Origin of Origin of replication replication
the origin used during transfer. All plasmids must have a vegetative origin since they must all divide to survive. But only those plasmids that can transfer themselves have a special transfer origin.
The relationship between certain plasmids and viruses is illustrated by their DNA replication mechanisms. Rolling circle replication is not only used by transferable plas-mids but also by many viruses (Fig. 16.07). Some manufacture many double stranded molecules of virus DNA. These viruses use the dangling strand as a template to synthesize a new strand of DNA. They just keep rolling and synthesizing and end up with a long linear double stranded DNA many times the length of the original DNA circle. This is chopped into unit genome lengths and packaged into virus particles. (Some of these viruses convert the DNA into circles before packaging, whereas others package linear DNA and only circularize their DNA after infecting a new cell when it is time to replicate again.)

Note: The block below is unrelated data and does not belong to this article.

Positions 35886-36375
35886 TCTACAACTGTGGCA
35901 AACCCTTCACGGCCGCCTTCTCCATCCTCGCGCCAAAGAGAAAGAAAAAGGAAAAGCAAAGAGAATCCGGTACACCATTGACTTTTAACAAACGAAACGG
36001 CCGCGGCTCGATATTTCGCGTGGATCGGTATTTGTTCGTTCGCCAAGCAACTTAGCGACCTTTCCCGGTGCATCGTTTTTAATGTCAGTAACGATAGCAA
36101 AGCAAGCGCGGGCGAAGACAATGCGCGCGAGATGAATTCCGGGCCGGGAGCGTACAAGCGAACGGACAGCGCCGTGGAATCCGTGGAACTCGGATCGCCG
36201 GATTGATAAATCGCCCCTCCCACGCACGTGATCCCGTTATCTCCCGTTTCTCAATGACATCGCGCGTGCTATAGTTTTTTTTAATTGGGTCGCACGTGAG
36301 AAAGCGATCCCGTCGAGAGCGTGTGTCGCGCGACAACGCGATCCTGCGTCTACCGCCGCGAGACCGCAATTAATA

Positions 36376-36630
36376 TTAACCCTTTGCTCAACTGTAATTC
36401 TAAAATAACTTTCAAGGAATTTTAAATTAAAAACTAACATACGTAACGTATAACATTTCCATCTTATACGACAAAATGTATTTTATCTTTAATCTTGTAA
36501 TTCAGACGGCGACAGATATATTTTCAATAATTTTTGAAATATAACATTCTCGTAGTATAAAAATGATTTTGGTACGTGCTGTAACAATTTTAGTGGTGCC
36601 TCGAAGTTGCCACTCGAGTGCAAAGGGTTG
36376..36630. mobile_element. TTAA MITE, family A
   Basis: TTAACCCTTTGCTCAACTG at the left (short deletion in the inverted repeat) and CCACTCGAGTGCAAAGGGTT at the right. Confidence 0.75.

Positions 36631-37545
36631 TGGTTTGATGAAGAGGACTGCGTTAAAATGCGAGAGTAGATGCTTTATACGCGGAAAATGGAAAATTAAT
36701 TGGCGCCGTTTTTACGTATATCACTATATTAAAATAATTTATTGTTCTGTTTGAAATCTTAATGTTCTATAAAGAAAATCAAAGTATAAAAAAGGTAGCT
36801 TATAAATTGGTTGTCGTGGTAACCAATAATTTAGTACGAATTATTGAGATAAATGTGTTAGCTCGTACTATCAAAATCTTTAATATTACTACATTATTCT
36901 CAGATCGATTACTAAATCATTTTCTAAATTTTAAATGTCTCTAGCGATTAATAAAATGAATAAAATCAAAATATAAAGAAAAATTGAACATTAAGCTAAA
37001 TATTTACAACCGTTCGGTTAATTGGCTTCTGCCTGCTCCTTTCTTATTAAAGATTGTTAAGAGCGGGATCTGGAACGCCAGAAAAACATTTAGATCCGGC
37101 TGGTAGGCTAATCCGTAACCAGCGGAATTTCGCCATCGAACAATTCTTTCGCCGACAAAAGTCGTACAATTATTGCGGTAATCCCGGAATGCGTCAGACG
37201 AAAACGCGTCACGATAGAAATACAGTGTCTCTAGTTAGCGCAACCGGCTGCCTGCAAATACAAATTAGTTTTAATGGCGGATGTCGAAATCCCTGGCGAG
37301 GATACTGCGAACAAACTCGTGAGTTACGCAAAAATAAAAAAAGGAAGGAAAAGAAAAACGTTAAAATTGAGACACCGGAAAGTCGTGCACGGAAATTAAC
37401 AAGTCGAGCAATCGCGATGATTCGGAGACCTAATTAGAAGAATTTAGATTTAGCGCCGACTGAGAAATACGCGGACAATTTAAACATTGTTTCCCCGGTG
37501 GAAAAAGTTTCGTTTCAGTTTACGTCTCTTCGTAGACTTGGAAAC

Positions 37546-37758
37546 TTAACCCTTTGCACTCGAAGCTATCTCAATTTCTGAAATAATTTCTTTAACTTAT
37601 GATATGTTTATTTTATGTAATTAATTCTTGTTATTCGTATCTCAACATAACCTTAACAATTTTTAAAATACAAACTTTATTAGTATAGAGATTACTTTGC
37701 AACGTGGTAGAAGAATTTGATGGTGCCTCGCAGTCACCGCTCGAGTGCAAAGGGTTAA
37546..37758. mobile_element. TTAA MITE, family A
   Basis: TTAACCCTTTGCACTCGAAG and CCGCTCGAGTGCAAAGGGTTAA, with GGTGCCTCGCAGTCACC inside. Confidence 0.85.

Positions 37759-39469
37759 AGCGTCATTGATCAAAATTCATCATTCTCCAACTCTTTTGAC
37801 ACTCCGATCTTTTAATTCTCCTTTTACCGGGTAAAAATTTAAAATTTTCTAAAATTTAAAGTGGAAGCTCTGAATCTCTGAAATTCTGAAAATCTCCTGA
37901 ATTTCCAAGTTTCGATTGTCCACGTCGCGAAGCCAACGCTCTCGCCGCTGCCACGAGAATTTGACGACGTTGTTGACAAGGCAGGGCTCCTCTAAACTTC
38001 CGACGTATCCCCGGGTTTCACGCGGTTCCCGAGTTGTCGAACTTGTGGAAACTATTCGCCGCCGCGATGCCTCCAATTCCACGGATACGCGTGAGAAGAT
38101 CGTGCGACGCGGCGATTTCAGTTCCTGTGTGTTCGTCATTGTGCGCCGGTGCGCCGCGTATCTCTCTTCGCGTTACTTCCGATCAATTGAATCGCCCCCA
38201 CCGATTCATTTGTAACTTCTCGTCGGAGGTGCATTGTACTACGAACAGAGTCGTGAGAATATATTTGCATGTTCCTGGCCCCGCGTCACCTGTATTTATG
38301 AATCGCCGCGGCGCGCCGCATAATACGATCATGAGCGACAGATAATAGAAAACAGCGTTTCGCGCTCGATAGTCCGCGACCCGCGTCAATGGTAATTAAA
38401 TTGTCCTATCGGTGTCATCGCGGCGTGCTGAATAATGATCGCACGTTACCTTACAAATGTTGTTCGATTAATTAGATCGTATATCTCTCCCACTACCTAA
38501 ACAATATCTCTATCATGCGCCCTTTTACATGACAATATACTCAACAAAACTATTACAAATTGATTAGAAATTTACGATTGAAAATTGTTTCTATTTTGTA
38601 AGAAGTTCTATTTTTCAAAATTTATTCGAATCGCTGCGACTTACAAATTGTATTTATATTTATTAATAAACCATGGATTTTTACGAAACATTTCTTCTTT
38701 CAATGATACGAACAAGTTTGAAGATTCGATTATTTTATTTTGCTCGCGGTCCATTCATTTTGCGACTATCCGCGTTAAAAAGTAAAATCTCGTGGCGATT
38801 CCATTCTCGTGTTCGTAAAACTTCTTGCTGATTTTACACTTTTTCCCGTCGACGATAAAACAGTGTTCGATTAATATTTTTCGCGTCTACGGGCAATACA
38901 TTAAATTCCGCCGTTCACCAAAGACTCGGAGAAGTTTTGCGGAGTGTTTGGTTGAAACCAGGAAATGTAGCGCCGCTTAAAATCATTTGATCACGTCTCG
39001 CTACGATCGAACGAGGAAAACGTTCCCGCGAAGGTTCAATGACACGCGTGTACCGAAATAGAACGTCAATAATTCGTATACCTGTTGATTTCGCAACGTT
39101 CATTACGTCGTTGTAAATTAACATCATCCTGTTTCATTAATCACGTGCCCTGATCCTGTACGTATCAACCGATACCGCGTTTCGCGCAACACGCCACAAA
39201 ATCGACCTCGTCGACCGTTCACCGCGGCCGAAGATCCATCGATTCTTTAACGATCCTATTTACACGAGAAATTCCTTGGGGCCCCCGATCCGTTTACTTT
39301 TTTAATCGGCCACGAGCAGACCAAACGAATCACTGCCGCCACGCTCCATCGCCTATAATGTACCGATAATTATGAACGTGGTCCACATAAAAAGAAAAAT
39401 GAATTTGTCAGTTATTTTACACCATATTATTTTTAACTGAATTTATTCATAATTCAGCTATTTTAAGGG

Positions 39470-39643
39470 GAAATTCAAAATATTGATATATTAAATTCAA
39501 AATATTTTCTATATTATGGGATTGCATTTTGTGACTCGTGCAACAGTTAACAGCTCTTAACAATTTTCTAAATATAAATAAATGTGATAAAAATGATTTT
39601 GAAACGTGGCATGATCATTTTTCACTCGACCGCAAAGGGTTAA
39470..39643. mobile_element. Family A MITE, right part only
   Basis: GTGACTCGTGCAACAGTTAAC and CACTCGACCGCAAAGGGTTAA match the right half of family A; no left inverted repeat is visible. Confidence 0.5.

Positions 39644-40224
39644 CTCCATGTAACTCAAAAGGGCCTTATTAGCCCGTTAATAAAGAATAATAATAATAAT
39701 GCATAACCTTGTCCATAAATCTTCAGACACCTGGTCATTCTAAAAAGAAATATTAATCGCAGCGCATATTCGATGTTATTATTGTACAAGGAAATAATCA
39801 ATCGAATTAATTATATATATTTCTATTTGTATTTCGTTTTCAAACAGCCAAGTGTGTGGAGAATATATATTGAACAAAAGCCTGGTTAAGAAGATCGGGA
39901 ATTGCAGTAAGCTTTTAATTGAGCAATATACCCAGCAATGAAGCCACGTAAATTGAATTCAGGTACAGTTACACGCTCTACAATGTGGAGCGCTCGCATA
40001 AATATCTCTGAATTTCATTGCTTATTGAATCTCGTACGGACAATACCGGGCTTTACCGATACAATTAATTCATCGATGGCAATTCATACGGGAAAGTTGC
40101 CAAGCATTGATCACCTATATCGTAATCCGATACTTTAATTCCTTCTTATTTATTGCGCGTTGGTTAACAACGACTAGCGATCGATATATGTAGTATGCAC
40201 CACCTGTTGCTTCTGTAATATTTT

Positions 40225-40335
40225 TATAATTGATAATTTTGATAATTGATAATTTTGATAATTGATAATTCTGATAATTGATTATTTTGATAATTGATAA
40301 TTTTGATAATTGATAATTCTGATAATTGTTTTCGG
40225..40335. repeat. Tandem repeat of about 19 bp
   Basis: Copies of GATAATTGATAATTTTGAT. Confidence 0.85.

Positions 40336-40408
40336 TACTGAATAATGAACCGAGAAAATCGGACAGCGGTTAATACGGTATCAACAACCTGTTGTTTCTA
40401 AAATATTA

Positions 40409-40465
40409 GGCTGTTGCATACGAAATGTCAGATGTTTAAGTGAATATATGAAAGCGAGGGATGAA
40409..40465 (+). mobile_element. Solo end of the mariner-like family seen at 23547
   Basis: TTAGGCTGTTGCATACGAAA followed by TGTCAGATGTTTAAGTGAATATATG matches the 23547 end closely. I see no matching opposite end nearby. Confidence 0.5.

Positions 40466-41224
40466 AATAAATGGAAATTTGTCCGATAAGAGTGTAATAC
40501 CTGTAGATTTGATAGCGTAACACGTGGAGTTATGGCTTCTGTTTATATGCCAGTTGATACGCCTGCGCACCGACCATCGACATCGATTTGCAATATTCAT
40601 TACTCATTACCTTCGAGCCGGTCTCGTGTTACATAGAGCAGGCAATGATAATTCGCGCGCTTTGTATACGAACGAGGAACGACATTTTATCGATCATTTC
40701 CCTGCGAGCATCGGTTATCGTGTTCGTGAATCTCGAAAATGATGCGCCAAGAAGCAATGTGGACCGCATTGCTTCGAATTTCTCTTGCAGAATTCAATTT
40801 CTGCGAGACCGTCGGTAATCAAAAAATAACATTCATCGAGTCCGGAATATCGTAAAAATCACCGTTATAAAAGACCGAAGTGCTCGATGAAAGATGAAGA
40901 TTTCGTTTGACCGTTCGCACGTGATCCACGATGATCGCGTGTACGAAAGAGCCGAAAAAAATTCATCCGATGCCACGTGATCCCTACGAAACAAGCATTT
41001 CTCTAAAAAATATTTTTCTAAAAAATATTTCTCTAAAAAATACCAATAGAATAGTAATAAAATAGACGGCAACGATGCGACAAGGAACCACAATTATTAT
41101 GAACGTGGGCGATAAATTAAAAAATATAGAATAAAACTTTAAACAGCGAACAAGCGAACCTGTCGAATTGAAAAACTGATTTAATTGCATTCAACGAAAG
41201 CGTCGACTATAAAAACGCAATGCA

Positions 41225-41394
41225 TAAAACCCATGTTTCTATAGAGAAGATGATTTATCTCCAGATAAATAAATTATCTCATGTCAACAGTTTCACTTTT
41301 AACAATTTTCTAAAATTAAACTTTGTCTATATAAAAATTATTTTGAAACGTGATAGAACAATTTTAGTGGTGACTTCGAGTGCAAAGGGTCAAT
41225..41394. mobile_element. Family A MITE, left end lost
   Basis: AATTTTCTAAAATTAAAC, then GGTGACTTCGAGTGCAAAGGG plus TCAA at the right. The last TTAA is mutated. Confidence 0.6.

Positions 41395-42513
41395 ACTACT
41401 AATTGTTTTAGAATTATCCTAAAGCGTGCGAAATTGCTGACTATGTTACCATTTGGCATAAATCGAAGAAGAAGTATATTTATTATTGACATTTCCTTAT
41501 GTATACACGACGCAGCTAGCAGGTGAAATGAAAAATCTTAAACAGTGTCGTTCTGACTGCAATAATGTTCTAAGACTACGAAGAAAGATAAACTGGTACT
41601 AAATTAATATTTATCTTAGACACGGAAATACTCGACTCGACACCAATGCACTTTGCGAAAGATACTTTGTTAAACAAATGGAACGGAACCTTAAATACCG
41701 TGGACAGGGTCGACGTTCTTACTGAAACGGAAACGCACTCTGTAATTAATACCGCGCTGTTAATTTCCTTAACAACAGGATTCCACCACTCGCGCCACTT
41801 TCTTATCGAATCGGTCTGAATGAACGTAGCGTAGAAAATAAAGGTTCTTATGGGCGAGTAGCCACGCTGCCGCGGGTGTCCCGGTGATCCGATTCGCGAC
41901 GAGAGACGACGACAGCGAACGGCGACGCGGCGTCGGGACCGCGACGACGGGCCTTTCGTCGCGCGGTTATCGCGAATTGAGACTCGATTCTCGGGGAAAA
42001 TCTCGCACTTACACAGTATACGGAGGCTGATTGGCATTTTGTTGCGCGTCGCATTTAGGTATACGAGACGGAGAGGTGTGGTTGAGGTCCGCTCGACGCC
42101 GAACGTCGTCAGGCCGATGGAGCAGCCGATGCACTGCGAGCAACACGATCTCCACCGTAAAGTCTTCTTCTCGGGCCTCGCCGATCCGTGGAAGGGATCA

Other viruses contain single stranded DNA. These viruses leave the dangling strand unpaired. They continue rolling and end up with a long linear single-stranded
Nick one strand
FIGURE 16.06 Rolling Circle Replication
During rolling circle replication, one strand of the plasmid DNA is nicked, and the broken strand (pink) separates from the circular strand (purple). The gap left by the separation is filled in with new DNA starting at the origin of replication (green strand). The newly synthesized DNA keeps displacing the linear strand until the circular strand is completely replicated. The linear single-stranded piece is fully "unrolled" in the process.
New DNA synthesized
New DNA synthesized
Old strand fully unrolled
DNA (Fig. 16.07B).This is cut into unit genome lengths and packaged as before. When these viruses infect a new cell, they synthesize the opposite strand, so converting their single strand to a double stranded DNA molecule.
Antisense RNA is involved in regulating the copy number of many plasmids.
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